I replied well that’s great as a meticulous planner, what’s the issue? My mate’s response. Control freaks don’t inspire people. That style of management is unsustainable at motivating professional players. It’s how you treat other human beings. For instance, perhaps he could have given the assistants Saturday night off. There needs to some give and take and they needed to treated as adults. His prediction. Eddie’s team will be burned out way before the World Cup in Japan, and we will start to see a slow decline of England’s results starting this year. That style of coaching is unsustainable.

      • Roar Guru

        February 7th 2018 @ 3:52pm
        Rugby Fan said | February 7th 2018 @ 3:52pm | ! Report

        I share some of the concerns too.

        I didn’t want Jones appointed because he want players to do exactly what he wants. With Australia and Japan, his selection pool was limited, so he had to work with the players. I feared with England that Jones would rapidly cycle through greater playing stocks, potentially ending the careers of some promising talent in the same way Andy Robinson mishandled Mathew Tait.

        Also, I’m not sure Jones has a great record of developing young players, while he also has too much of a fondness for players with league backgrounds.

        As it turns out, Jones has been better for England than I imagined. While he likes players with experience of rugby in the south, he hasn’t let that completely dominate his decisions. An early interest in Mitch Lees was shelved, while Teimana Harrison dropped out of favour. Still, Piers Francis is still in the mix, which is a mystery, and Denny Solomona is higher up the pecking order than his all round game deserves.Brad Shields could also feature at some point, which would be disappointing.

        Burn out is a real risk. A lot of the England players who featured in the 2015 World Cup build-up really needed a break in summer 2016. Instead, they got a hard three test series in Australia, Haskell has never really recovered from that year. Jones’s England training session are hard affairs, causing a number of injuries. Flanker Sam Jones may never play again, after Eddie arranged a contact judo session which went wrong.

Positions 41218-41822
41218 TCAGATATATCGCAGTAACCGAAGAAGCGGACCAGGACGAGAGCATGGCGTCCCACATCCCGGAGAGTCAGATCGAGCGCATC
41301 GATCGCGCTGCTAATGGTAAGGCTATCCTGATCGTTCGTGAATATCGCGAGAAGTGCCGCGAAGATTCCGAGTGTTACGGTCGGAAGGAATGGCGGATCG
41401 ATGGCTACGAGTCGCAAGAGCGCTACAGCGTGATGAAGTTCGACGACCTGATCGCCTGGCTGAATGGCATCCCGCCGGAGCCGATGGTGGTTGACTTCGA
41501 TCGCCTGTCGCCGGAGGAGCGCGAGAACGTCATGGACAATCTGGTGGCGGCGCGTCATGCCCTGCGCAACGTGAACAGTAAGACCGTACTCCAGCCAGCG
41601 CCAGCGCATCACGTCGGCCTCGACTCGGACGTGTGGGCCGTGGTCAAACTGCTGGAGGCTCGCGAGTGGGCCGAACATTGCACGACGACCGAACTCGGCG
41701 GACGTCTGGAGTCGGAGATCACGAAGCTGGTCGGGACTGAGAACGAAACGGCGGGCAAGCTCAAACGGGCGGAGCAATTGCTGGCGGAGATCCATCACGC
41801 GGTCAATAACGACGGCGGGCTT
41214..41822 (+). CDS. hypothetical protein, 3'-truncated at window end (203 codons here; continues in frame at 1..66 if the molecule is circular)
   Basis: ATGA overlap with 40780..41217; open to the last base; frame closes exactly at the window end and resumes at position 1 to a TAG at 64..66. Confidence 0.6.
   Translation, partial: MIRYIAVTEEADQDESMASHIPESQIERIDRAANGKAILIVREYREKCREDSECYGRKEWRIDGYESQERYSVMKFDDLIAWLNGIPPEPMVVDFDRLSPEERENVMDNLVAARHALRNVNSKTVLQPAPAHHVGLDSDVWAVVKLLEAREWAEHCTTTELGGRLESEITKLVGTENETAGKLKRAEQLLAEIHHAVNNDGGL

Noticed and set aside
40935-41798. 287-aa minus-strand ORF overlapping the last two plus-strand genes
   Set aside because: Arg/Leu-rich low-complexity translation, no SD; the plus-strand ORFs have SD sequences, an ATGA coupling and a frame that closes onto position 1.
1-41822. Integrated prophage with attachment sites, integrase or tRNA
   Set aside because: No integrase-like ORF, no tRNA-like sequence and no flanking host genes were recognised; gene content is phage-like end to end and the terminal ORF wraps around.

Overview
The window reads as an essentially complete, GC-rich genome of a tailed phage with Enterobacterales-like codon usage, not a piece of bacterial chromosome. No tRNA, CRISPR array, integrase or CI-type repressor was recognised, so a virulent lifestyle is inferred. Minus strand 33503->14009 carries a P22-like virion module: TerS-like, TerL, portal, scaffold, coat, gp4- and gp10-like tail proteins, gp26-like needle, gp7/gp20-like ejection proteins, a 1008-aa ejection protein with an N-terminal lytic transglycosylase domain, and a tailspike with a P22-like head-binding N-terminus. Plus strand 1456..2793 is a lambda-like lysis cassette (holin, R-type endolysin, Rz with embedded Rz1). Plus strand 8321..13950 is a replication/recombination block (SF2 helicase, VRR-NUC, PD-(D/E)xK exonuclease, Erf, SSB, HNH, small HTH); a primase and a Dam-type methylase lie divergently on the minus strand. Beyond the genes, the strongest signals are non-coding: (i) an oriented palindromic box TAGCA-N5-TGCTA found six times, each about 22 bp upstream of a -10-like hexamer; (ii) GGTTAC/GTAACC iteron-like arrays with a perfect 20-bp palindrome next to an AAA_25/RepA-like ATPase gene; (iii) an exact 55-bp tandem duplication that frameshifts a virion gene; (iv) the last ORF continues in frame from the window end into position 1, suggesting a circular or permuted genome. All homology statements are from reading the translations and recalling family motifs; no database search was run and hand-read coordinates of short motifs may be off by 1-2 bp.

None of England’s Lions players have been given a decent break. That’s not down to Jones alone, but his unwillingness to give anyone downtime plays a part. Given that this year sees a three match tour to South Africa, it’s hard to see him resting people. In short, most England players will reach the next World Cup never having had a proper pre-season under Jones. The only players having time away from the game are those who get injured.or suspended.

        This does seem to be a crucial year. There are a few people predicting England will hit a wall. England won all but one game last season but there wasn’t much sign of broader development. I’m concerned we don’t seem to know our best scrummaging unit but things went better against Italy, so we’ll see if that progress comes to anything.

        Jones has kept his squad focused because the results are coming, and players can forgive a lot when they are winning.

        • Columnist

          February 7th 2018 @ 5:14pm
          David Lord said | February 7th 2018 @ 5:14pm | ! Report

          Suzy Poison and Rugby Fan, you’d better wise-up Kiwi Warren Gatland with your Eddie Jones reservations,

          Gatland has coached Wales since 2007, and coached the British and Irish Lions in 2013 and 2017.

          “I’ve learned a lot watching Eddie coach, he’ll make an excellent British and Irish Lions coach,” said Gatland yesterday,

          “You can’t argue with the ambitions Eddie’s got, and you can’t argue with his record over the last couple of years,” he added.

          Eddie and Warren go head-to-head at the weekend in the Six Nations.

          • February 7th 2018 @ 6:27pm
            Jacko said | February 7th 2018 @ 6:27pm | ! Report